April 01, 2003
Meetings & Conventions: Planner's Portfolio April 2003 Current Issue
April 2003 Back to BasicsPLANNER'S PORTFOLIO:

Back to Basics

By Louise M. Felsher, CMP, CMM


Sage tips to help neophyte planners keep their cool during a high-pressure event

The time and effort required to plan events can generate an array of strong emotions, including fear and joy, inspiration and exasperation, any or all of which might be experienced in a single day.

These emotions are particularly intense for the first-time planner. The weight of inexperience, the desire to do a perfect job, and the unforgiving, high-profile, time-sensitive nature of the profession all contribute to extreme stress. Almost every planner can recall a meltdown or two during that very first meeting. Even veterans will admit to getting frazzled at particularly difficult events for new clients or when trying a new format.

The following primer will help even the most high-strung professional stay cool, no matter what comes up.

Think positive. Feeling confident is the antidote to 99 percent of stress. If you’re as prepared as possible, some of the worry will dissipate.

Write it down. Make lots and lots of lists: checklists, task lists, fear-of-what-can-go-wrong lists. Anticipate worst-case scenarios, and combat each one with a comprehensive, written contingency plan. Find a mentor. Reach out to someone, perhaps a seasoned planner, who can guide you through your panic attacks, help navigate upper- management obstructionists, teach you to recognize potential conflicts, as well as banish unreasonable concerns.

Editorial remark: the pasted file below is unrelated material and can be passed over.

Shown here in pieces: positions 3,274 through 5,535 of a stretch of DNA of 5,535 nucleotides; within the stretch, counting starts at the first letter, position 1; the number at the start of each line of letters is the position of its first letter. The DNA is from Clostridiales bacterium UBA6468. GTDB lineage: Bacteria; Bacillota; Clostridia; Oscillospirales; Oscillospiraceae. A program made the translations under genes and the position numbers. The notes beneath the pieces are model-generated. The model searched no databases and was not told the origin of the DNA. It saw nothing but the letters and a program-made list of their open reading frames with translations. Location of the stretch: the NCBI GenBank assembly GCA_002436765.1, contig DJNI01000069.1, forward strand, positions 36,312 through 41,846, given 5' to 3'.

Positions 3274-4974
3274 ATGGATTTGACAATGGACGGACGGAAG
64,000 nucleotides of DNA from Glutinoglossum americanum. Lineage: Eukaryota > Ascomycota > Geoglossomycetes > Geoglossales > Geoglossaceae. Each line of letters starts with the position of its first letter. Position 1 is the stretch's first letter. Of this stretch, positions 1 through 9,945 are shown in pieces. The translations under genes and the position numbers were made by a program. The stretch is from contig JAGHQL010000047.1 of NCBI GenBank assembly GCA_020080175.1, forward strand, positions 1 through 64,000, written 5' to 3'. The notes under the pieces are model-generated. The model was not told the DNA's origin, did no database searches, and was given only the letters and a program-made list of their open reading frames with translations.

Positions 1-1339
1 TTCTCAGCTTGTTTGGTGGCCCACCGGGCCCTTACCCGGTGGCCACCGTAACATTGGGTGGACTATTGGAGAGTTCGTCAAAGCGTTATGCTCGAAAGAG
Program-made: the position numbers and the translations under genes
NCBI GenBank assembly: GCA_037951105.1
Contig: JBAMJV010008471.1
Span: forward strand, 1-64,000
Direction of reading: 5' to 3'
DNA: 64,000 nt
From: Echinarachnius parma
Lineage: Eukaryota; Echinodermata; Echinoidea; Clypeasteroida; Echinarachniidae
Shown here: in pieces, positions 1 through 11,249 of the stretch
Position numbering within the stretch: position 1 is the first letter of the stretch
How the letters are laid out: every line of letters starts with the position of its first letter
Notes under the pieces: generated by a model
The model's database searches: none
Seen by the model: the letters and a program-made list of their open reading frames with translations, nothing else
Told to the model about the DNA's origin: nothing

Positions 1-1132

Involve suppliers. Seek out veterans at the host property. It’s likely they have seen and had to remedy every problem unique to their venue and can help you prevent disasters.

Be comfortable. Wear really comfortable shoes (such as those designed for nurses) and clothes you feel great in and that are flexible enough to allow you to dive under the registration table to plug in your laptop.

Have a backup. Designate a staff member who knows everything you know, who has a copy of the essentials from your meeting binder and who can take over in a heartbeat if you are pulled away to put out a fire.

Keep breakdowns private. Never let them see you cry. Just as you have mapped out emergency routes for attendees, find emergency meltdown stations your hotel room, a stall in an empty bathroom, behind a large ficus plant. Knowing you have a secret hideout for a brief implosion can be a natural Prozac that prevents an emotional overload.

Don’t rush things. Be considerate of your attendees don’t make them feel like they have to leave by closing down the program too early.

Keep smiling. Don’t retire your game face or complain aloud until after the last participant departs. Tie up loose ends. Hold a post-con meeting with staff and vendors. Write thank-you notes and distribute gratuities. Begin to assess the event’s return on investment immediately feedback is essential even if the program is not a complete success.

Review the ratings. How did it go? What was the buzz? An on-the-spot review of evaluations is cathartic and will help ameliorate post-event letdown. Even harsh criticism will help you prepare to answer to your supervisors and suggest positive changes you can make for the next event.

End on a high note. Celebrate with your team by emphasizing what went right and brainstorming ideas for improvement.

Last but not least...Take a bath, get a massage, explore the city you’re in or do whatever you find is guaranteed to relax you and take your mind off work.

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